Double Dare (video game)
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NES cover art
|Developer(s)||Rare (NES version)|
|Composer(s)||David Wise (NES)|
|Platform(s)||DOS, NES, Commodore 64|
Double Dare is a video game published by GameTek and based on the Nickelodeon game show Double Dare. The game was originally released by for DOS computers and the Commodore 64 in 1988. It was ported to the Nintendo Entertainment System (NES) by Rare and re-released for the system in 1990.
Double Dare can be played by one or two players; single players compete against the computer. Before the game starts, players enter their team names and select from four male and four female avatar. Whichever avatar the player picks, the teammate will be of the opposite gender. The game can also be set for one of three levels of difficulty with higher levels offering less time to answer questions and a more difficult computer opponent.
The game plays exactly like its television counterpart, with two rounds of 10-question trivia rounds and a third round featuring an obstacle course. The rules and scoring from the game show all apply. Toss-up challenges determine which team gets initial control of the trivia round. To complete a toss-up, each player determines the precise speed and angle of whatever object they are throwing to hit a target. Physical challenges are played the same way. Each player uses the up or down arrows on the controller to choose answers for trivia questions. The player with the most money at the end of round two proceeds to the obstacle course.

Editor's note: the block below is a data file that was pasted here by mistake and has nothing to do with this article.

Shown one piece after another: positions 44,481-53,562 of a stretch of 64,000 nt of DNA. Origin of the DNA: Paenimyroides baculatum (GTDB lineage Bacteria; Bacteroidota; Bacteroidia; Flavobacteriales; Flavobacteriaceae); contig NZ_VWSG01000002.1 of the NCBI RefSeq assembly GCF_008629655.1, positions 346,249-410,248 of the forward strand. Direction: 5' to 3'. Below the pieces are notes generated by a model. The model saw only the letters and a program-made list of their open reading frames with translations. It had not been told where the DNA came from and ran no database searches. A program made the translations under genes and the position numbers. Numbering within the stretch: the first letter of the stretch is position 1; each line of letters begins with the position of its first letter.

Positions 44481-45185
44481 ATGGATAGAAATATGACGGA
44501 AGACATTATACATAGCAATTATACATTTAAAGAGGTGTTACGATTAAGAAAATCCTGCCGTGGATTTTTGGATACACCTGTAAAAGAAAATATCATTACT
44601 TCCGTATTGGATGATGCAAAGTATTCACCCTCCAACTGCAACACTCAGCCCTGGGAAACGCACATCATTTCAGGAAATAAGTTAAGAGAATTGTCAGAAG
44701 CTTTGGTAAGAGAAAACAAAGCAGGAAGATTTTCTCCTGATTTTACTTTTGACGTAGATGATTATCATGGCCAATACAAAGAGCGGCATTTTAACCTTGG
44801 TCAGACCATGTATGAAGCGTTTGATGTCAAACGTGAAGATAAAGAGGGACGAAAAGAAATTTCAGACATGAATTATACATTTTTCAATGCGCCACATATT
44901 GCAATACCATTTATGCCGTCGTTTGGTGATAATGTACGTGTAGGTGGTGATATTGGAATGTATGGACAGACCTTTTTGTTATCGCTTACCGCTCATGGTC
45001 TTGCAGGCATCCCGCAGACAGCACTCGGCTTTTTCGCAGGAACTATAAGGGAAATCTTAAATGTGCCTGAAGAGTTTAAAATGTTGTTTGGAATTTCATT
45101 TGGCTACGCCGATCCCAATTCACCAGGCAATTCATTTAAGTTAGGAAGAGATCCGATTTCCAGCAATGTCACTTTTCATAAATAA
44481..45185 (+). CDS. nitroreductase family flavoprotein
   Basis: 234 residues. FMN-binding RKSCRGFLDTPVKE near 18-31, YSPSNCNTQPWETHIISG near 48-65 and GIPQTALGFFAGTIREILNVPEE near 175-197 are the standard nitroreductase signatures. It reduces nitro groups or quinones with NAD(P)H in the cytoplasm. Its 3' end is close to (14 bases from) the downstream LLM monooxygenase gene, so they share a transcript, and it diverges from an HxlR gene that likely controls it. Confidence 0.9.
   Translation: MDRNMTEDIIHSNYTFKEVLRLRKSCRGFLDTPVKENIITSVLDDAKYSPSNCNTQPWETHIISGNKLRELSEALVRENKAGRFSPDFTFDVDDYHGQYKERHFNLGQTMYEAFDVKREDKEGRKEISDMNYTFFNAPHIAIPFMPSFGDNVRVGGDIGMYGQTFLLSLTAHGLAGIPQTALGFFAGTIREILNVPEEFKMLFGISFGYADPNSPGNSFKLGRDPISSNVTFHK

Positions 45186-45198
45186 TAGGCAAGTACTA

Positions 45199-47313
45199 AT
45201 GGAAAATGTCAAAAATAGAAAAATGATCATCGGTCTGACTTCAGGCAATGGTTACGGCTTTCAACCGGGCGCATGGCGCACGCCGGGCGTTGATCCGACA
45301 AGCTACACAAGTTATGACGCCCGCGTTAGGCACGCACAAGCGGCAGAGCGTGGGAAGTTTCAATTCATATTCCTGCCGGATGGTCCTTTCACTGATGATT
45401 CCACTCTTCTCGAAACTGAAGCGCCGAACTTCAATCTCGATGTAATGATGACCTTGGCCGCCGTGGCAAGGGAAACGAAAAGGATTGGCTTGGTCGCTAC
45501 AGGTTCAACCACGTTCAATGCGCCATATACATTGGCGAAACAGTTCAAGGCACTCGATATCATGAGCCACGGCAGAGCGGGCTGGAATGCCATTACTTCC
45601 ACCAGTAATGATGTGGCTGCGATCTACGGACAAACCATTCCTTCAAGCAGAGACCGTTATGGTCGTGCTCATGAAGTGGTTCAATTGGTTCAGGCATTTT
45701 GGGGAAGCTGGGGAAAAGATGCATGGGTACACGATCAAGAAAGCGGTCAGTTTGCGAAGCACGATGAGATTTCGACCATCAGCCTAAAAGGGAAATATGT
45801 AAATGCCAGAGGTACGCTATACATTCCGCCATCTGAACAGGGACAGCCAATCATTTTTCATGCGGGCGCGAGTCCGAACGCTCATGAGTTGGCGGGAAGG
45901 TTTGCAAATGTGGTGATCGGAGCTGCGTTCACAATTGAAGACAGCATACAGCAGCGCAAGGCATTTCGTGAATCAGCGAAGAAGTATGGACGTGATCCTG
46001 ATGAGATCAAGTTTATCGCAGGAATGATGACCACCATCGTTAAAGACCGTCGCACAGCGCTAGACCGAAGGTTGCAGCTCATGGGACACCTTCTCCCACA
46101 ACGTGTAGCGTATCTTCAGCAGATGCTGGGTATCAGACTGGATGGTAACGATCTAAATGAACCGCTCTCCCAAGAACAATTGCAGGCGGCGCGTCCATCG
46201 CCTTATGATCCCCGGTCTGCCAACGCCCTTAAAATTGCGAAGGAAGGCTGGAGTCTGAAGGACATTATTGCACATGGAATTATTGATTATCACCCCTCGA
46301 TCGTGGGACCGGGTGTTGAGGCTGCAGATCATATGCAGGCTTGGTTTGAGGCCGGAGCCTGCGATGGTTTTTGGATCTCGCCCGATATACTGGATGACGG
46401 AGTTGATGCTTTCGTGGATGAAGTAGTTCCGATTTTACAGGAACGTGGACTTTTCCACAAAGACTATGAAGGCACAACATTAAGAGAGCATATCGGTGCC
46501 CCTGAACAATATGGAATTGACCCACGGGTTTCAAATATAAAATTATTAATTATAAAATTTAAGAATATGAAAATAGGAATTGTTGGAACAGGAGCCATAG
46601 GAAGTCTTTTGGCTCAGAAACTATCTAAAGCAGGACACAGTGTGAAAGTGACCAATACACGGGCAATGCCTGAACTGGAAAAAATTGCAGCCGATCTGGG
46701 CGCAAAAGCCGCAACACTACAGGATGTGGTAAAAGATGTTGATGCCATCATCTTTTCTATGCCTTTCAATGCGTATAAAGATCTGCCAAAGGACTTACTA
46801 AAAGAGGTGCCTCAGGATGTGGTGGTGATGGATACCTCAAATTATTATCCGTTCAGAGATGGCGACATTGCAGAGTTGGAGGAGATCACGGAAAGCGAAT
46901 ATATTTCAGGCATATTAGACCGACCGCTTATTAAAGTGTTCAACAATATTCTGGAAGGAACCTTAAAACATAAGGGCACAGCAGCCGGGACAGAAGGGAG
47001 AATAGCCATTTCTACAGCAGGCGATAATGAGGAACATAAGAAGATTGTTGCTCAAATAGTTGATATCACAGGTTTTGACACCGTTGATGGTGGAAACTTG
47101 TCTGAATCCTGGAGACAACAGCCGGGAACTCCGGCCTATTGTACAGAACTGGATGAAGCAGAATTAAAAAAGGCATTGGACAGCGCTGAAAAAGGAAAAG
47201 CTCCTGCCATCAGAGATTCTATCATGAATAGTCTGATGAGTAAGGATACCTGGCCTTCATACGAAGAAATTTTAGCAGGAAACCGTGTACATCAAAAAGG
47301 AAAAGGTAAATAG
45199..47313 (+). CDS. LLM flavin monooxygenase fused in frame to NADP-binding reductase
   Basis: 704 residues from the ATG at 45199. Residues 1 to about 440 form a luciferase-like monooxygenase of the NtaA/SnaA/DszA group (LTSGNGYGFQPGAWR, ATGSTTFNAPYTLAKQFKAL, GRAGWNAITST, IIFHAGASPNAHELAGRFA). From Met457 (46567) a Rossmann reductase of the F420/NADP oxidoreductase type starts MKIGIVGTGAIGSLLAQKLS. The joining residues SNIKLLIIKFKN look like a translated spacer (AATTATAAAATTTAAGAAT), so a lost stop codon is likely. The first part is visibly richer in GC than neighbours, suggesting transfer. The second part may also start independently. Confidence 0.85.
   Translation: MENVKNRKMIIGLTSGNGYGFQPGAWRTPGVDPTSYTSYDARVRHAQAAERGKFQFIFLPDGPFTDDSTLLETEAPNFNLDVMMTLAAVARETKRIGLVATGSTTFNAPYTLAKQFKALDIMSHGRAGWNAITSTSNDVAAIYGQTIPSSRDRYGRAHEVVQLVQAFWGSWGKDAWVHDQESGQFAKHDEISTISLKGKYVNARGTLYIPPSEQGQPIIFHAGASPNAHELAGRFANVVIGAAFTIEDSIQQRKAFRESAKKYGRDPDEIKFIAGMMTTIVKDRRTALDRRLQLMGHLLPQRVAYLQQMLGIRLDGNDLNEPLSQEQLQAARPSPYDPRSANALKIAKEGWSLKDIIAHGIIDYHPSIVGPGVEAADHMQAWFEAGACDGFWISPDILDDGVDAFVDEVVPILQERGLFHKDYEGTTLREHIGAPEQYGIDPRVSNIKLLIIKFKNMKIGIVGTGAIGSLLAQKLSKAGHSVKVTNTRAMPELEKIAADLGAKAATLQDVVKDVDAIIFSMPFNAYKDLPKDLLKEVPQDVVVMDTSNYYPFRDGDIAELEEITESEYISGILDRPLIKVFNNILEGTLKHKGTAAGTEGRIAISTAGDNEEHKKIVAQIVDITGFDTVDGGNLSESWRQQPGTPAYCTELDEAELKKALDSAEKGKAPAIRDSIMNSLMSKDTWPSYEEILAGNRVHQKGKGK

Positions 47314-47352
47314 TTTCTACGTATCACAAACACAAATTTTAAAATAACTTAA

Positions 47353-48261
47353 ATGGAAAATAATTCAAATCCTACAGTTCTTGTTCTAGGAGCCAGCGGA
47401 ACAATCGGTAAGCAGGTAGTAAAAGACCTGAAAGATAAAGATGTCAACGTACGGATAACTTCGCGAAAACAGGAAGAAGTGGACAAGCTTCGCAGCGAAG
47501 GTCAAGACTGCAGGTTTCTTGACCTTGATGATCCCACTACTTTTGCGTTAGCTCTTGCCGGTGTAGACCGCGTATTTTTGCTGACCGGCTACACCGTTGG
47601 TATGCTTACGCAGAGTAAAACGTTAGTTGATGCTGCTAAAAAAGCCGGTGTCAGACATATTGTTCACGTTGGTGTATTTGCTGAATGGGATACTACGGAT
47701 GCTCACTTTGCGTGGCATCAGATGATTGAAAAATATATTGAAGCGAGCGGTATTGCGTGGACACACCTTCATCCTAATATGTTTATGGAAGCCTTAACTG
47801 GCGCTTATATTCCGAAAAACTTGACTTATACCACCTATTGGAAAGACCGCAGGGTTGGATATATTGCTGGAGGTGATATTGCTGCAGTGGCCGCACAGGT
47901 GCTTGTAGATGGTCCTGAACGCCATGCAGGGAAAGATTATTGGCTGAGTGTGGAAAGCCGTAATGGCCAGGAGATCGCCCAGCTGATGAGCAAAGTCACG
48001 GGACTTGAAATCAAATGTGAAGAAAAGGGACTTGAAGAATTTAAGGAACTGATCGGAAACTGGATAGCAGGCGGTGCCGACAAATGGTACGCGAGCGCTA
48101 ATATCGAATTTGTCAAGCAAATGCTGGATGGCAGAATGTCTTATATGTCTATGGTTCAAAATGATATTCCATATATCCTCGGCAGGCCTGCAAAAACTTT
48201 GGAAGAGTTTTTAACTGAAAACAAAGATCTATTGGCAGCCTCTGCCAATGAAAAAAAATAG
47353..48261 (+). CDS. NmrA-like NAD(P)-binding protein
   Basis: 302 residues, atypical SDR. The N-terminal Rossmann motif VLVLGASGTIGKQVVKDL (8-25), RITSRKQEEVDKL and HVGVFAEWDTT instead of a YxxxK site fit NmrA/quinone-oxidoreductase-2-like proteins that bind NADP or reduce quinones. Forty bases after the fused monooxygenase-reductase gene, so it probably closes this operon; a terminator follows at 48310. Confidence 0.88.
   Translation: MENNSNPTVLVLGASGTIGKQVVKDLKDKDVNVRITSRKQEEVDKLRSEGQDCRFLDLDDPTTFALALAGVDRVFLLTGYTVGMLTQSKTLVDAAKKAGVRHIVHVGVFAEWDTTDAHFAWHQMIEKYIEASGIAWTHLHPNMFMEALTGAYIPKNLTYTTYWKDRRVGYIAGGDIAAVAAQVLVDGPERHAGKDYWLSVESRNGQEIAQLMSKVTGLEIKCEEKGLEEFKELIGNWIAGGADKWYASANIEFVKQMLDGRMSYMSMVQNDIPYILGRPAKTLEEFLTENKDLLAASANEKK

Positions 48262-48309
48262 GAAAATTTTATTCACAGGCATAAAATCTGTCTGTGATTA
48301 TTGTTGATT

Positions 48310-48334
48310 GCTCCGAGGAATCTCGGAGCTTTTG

In order to move through an obstacle, the player needs to repeatedly alternate between pressing either the left and right or up and down arrows on the controller's D-pad. In order to grab the flag, the player needs to position the on-screen contestant in just the right spot and then press the A button to jump and retrieve. The obstacles are all based on real obstacles from the show (with one exception, a triangular jungle gym) and are randomized before a game.
Virtual prizes for beating the obstacle course include a BMX bicycle, television set, an NES console, and several other gifts, ending with an exotic vacation received for completing the last obstacle.
- Emery, Gene (February 24, 1989). "Miniature golf on microcircuits". Providence Journal. pp. D–14. Retrieved 18 March 2013.
That's why Double Dare, the computer game by Game Tek, may perform a true public service.